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dc.contributor.authorAM Khan, Jahangir
dc.contributor.authorAlam Mahumud, Rashidul
dc.identifier.citationKhan, J. A. M., & Mahumud, R. A. (2015). Is healthcare a ‘Necessity’ or ‘Luxury’? an empirical evidence from public and private sector analyses of south-east asian countries? Health Economics Review, 5(1), 1-9. doi:10.1186/s13561-014-0038-yen_US
dc.descriptionThis article was published in Health Economics Review [© 2015 Springer Verlag] and the definite version is available at:
dc.description.abstractSouth-East Asian Regional (SEAR) countries range from low- to middle-income countries and have considerable differences in mix of public and private sector expenditure on health. This study intends to estimate the income-elasticities of healthcare expenditure in public and private sectors separately for investigating whether healthcare is a ‘necessity’ or ‘luxury’ for citizens of these countries. Panel data from 9 SEAR countries over 16 years (1995-2010) were employed. Fixed- and random-effect models were fitted to estimate income-elasticity of public, private and total healthcare expenditure. Results showed that one percent point increase in GDP per capita increased private expenditure on healthcare by 1.128%, while public expenditure increased by only 0.412%. Inclusion of three-year lagged variables of GDP per capita in the models did not have remarkable influence on the findings. The citizens of SEAR countries consider healthcare as a necessity while provided through public sector and a luxury when delivered by private sector. By increasing the public provisions of healthcare, more redistribution of healthcare resources can be ensured, which can accelerate the journey of SEAR countries towards universal health coverage.en_US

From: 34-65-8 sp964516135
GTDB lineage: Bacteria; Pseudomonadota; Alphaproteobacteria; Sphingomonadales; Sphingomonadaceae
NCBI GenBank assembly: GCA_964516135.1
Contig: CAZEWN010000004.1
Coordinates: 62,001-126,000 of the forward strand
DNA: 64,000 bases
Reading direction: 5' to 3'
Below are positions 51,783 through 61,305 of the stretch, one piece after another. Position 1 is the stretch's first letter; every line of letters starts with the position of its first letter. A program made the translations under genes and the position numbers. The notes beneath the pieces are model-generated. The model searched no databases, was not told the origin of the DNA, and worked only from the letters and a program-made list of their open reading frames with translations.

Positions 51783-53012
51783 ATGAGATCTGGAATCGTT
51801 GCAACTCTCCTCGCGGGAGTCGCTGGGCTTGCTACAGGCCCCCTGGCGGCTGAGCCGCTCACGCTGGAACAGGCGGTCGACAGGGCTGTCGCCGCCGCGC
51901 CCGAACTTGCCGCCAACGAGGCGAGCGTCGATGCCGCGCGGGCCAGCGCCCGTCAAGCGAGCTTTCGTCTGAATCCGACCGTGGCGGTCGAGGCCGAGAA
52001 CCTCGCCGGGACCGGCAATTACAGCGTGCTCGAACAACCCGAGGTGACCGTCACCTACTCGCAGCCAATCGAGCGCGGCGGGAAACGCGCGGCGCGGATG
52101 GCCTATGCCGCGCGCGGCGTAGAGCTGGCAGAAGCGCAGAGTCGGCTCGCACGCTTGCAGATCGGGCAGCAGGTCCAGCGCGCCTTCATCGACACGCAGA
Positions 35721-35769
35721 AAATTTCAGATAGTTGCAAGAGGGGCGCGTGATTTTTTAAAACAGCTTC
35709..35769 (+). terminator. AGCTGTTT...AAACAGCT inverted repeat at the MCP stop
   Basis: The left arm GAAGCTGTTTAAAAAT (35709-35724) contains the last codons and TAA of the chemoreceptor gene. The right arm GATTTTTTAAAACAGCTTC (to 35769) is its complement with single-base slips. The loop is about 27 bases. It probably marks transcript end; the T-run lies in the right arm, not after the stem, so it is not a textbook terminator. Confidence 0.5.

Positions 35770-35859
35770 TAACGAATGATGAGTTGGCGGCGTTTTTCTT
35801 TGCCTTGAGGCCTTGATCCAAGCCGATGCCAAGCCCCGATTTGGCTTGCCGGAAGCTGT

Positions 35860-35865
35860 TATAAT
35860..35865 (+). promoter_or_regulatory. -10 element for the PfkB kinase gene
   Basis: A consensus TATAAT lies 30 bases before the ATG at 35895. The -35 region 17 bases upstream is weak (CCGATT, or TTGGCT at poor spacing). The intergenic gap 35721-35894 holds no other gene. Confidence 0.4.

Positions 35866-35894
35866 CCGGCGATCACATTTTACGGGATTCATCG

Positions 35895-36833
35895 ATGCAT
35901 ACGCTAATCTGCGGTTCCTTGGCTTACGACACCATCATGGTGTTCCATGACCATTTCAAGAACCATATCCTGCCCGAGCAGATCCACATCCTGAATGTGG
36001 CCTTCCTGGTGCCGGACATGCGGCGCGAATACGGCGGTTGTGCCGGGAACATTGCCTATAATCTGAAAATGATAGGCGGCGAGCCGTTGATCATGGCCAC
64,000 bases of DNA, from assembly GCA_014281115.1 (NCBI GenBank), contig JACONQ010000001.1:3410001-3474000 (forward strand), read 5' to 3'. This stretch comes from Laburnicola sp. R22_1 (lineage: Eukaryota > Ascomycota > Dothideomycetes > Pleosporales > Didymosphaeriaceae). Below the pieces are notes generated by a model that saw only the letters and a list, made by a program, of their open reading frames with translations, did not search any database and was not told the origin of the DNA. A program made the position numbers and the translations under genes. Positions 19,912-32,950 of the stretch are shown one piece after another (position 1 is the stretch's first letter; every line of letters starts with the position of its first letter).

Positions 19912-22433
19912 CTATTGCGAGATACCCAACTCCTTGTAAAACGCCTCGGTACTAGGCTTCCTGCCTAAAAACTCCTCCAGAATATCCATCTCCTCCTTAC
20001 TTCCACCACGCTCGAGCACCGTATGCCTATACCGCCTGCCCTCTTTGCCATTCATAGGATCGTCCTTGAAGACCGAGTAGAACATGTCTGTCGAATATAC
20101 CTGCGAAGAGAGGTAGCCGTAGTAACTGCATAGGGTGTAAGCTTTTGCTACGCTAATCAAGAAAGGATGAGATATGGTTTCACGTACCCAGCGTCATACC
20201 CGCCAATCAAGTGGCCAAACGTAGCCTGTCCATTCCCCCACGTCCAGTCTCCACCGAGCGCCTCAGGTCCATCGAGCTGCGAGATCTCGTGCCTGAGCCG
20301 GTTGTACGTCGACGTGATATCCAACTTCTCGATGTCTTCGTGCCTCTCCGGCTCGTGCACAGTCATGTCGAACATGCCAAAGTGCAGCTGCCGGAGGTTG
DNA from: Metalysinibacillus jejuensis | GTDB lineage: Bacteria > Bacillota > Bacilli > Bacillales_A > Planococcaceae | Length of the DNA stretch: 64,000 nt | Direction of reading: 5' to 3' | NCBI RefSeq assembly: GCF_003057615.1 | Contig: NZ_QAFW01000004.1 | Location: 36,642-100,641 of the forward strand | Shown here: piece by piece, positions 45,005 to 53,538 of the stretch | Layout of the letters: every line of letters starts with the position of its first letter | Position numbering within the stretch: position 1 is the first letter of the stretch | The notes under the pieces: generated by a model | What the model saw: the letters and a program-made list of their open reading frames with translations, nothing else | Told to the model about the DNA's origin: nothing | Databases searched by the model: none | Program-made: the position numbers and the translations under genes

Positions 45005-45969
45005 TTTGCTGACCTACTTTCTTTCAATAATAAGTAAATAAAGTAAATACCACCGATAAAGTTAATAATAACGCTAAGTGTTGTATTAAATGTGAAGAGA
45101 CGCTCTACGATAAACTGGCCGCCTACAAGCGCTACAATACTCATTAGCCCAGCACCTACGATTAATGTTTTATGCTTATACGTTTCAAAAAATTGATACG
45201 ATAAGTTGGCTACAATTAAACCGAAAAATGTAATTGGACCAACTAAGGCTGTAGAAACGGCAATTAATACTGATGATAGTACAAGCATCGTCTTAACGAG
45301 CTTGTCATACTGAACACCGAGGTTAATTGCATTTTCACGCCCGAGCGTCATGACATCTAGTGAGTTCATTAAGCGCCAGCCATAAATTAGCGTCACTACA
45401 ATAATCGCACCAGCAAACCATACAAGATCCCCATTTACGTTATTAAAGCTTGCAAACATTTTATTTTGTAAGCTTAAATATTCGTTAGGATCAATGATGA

dc.publisher© 2015 Springer Verlagen_US
dc.subjectHealthcare expenditureen_US
dc.subjectPublic- and private sectorsen_US
dc.subjectFixed- and random effect modelsen_US
dc.subjectSouth-East Asian Regionen_US
dc.subjectUniversal health coverageen_US
dc.titleIs healthcare a ‘Necessity’ or ‘Luxury’? an empirical evidence from public and private sector analyses of South-East Asian countries?en_US
dc.contributor.departmentJames P Grant School of Public Health, BRAC University

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